Money is usually one of the things we first discuss with a potential partner, even if we do so indirectly. You suggest a new French restaurant for a first date, they gently say they’d rather grab a burger. Or, more awkwardly, you get the bill and one of you hasn’t even got the money to go Dutch, let alone offer to pay for the lot. Although the last problem is more associated with “straight” dates, where many people go along with the old-fashioned stereotype of the man forking out, a wage gap can still cause hassle in any kind of couple or polyamorous group.
In a 2017 report entitled It Takes Two, charities Relate, Marriage Care and Relationships Scotland asked over 5,000 people what the main issues in their relationship were. Money came top of the list, with 26 per cent of respondents admitting that it was a problem, compared with 20 per cent citing a lack of understanding, 20 per cent blaming mismatched libidos, 17 per cent a lack of work/life balance (in itself related to income issues) and 16 per cent different interests.
Open and honest
“We see in the counselling room every day how much conflict money can cause in relationships, so knowing how to manage your finances together is important for heading off arguments before they begin,” says Relate counsellor Arabella Russell. “The key is to be completely open and honest with each other about your values, feelings and spending habits. Make sure you’re both clear on how you plan to share finances, pay bills and manage your spending.”
Marriage Care Counsellor and Director of Client Services Jenny Porter agrees that it’s usually not just about how much money each partner earns. “Usually when couples argue over money, it is because both individuals have very different spending habits,” she says. “For example, one person may be more risk-averse and want to put more money away for retirement, while the other person may be more focused on spending for today. Although many couples find it awkward to talk about finances, it is essential […] to ensure both partners are on the same wavelength and to prevent problems from escalating.”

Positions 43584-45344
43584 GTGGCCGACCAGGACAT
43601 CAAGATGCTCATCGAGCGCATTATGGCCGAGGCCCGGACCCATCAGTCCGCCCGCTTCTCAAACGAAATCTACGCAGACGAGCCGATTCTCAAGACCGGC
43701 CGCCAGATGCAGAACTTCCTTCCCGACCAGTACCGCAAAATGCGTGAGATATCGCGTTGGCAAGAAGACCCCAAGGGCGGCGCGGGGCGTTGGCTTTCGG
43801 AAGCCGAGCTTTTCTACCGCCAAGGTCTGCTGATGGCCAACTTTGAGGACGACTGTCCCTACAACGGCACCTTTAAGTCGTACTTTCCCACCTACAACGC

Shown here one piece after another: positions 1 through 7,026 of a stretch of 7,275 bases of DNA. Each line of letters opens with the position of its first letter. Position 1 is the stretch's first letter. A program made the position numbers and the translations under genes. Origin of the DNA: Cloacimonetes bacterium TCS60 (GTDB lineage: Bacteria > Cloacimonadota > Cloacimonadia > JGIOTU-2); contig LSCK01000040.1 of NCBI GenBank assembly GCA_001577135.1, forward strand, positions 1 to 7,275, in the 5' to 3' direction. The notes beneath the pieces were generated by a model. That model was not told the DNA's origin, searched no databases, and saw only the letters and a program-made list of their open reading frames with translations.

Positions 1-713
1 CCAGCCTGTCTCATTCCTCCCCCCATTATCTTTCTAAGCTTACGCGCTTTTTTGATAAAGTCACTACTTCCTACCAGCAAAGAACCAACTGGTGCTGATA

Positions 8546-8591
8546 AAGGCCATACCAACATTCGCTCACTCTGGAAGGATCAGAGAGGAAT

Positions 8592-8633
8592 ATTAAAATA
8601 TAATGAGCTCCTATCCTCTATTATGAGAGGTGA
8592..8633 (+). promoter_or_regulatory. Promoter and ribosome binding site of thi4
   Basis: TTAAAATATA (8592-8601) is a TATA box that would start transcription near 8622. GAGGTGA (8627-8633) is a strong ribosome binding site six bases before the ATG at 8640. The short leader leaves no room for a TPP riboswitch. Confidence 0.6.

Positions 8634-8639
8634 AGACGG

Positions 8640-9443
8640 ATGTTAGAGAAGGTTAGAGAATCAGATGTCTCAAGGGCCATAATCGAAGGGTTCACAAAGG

Hannah, 49, is in a “V” relationship with her partner Maggie, 31, who is also with Tasha, 40, making Tasha Hannah’s “metamour”. The three women all live together. “Tasha and I work and have fairly similar incomes but Maggie has just finished her OU degree and is looking for a job,” Hannah explains. “I think it’s important for the partner/s with more money not to use this as a bargaining chip. Maggie doesn’t feel bad about not making a financial contribution and I know that when she has money she shares it – she had a small inheritance which was spent on our holiday. Maggie does a lot more around the house and also to support me. I have chronic health problems and her contributions really make my life easier.”